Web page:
We begin a series from Lois Elsden about how to not only get people reading your work, but to continue reading it! It’s not enough for them to be interested in the bait, they have to be hooked!
I’ve always been a story teller, first to myself, then to my sister, then to others… I wrote stories as soon as I could write, and poems, and drew pictures to illustrate them… but I’m not an artist, it has always been words, words, words.
Needing a day job I became an English teacher and I taught through stories and poems, writing my own for my students when there was nothing specific enough for them. My first longer tales for students with comprehension and creative writing exercises were “The Sports Day Fiasco,” and the “Valuables Box Job.” I was teaching English to non native speakers, young people in their teens from Bangladesh, Hong Kong, Pakistan, Vietnam and a variety of other countries. My main characters were young people of a similar age, from similar backgrounds… I think the hero was a lad called Arshad… he was involved in a bank raid, and that plot device is echoed in my next novel to be published THE STALKING OF ROSA CZEKOV!
I began to teach in PRUs, Pupil Referral Units for young poeple who for various reasons were not succeeding in state schools; this may be through violence, truancy, drug-taking, alcohol and other substance abuse,school phobia… anything which stopped them achieving all they were capable of. Many came from disfunctional families and were accustomed to violence and abuse in their lives. Most of them were of average or above average intelligence, some were extremely able and in other circumstances would have been looking ahead to further education and university… but for whatever reason they were with us. They were aged 15-16 years and in their last statutory school year.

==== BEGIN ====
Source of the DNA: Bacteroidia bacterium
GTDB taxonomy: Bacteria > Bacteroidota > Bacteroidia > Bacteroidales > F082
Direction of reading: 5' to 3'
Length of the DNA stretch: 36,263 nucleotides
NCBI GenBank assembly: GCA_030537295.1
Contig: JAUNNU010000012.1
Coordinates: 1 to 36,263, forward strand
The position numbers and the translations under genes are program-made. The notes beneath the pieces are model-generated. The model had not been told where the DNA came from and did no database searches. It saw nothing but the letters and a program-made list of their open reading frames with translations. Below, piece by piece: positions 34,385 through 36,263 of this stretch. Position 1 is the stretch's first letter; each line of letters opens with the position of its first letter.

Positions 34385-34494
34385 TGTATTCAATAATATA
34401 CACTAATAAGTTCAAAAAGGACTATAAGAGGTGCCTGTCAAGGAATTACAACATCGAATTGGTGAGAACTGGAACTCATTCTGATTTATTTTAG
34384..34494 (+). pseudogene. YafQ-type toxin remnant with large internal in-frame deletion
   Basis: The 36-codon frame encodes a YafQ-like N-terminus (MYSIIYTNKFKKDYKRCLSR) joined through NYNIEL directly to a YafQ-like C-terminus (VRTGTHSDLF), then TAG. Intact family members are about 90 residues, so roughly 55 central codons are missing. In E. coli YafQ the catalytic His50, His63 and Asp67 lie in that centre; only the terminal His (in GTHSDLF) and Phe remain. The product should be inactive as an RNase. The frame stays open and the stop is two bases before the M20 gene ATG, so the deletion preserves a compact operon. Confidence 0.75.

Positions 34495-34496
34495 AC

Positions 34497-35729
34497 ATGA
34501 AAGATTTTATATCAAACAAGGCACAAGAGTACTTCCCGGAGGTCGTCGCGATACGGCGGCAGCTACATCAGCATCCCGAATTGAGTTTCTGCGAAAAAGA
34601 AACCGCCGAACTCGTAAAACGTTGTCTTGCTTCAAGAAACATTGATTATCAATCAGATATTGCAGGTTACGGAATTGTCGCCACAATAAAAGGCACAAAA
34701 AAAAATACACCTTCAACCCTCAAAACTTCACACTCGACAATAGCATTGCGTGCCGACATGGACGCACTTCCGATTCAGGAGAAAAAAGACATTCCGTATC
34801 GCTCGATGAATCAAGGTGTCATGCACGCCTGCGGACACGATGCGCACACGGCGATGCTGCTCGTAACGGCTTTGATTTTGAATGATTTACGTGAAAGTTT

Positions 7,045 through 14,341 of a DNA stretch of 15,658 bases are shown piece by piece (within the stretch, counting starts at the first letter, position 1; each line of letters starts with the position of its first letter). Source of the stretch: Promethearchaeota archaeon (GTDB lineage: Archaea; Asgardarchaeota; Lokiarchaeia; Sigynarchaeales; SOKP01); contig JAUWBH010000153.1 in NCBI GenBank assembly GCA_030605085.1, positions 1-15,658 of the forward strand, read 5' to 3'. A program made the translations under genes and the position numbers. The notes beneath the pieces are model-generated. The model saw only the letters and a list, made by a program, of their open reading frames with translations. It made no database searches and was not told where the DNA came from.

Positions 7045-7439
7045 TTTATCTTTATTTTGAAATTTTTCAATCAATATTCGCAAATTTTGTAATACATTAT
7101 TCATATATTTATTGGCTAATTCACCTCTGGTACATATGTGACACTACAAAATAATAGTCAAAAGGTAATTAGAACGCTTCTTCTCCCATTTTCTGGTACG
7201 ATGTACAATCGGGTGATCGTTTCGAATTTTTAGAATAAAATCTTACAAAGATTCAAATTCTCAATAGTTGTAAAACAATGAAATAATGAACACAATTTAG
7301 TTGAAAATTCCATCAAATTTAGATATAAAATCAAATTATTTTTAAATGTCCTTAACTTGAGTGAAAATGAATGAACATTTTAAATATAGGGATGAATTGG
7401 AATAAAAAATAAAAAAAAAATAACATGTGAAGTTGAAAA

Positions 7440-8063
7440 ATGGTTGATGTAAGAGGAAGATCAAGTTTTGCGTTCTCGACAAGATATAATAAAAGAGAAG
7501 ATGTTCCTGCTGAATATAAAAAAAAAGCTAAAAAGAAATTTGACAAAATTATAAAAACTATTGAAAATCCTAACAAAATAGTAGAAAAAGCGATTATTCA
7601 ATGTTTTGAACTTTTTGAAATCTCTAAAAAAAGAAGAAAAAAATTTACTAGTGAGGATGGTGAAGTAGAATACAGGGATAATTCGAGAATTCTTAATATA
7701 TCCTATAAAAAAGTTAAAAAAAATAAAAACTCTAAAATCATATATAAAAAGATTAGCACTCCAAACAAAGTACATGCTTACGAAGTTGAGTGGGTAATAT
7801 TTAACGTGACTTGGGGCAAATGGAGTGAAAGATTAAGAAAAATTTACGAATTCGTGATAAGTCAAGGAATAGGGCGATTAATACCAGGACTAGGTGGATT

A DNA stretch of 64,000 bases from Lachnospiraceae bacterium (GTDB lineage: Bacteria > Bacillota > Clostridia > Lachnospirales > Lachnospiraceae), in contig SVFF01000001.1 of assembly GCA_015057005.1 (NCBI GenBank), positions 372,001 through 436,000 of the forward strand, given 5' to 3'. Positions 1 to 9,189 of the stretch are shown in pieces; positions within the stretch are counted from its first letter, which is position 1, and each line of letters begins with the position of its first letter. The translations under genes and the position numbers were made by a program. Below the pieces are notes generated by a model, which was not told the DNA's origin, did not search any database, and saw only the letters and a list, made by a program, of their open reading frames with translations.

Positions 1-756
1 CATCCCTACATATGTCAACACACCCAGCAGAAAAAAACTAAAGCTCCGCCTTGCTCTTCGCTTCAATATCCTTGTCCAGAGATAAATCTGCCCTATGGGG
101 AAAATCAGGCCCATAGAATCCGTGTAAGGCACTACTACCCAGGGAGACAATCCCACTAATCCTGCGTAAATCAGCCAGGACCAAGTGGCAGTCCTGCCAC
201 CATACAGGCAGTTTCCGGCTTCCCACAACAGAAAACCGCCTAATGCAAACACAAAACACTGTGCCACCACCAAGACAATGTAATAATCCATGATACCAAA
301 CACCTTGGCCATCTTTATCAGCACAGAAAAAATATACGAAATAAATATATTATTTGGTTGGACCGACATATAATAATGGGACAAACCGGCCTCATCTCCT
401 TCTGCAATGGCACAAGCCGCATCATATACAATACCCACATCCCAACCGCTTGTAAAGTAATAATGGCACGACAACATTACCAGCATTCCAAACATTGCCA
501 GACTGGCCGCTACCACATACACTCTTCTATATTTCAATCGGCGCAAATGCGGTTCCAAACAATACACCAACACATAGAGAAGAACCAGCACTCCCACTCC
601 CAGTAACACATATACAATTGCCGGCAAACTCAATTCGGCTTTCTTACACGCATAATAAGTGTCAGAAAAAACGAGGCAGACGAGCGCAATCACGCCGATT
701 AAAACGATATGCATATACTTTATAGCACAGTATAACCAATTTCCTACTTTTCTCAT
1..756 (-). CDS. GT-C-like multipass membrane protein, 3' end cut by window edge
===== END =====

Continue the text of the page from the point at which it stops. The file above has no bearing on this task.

These students were great, challenging certainly but such personalities! I loved teaching them, their potential was awesome if only they could realise it themselves! Most of them were reluctant readers, not because they couldn’t but because they wouldn’t read. Convinced of their abilities I pushed them towards doing public exams, GCSE English and as part of the course they had to read poetry, Shakespeare and a novel… To get them to read.. how to get them to read… They all could read and read fluently, but none of them wanted to.
I wrote a comprehension exercise for them. It was about a lad called Blue who was conned out of some money by a man he had done some work for, went home to find the trailer he lived in had been trashed and his dad was missing. Some angry men were approaching the trailer with baseball bats, the boy grabbed an envelope he had hidden and fled.
“What was in the envelope?” my students demanded.
“No, idea… now let’s look at this comprehension…”
“But what was in the envelope?”
I prevaricated and continued with the lesson. The following week, time for comprehension and it was another passage about Blue going to his girlfriend’s house and after being insulted by her mother, threw a brick through their window and fled. He met up with a weedy little kid called Des who told him three men in black were going round the area asking for Blue.
“Who are the three men? What are they after? Do they want the envelope?” my students asked.
“No idea… now this week we’re going to be thinking about punctuation…”
“But who are the men?”
“Haven’t a clue… Now, speech marks, when do we use them?”
By this time they had realised it was a continuous story they were reading, but they were hooked, they wanted to keep reading.
There were ten or eleven chapters altogether and by the end we were reading a couple of chapters at a time, following Blue’s adventures and discussing his character and those of the others in the story, plot development, use of language, new vocabulary… and doing creative writing based on what they had read as well as the grammar and punctuation.
Blue’s story was finished, but reading hadn’t.
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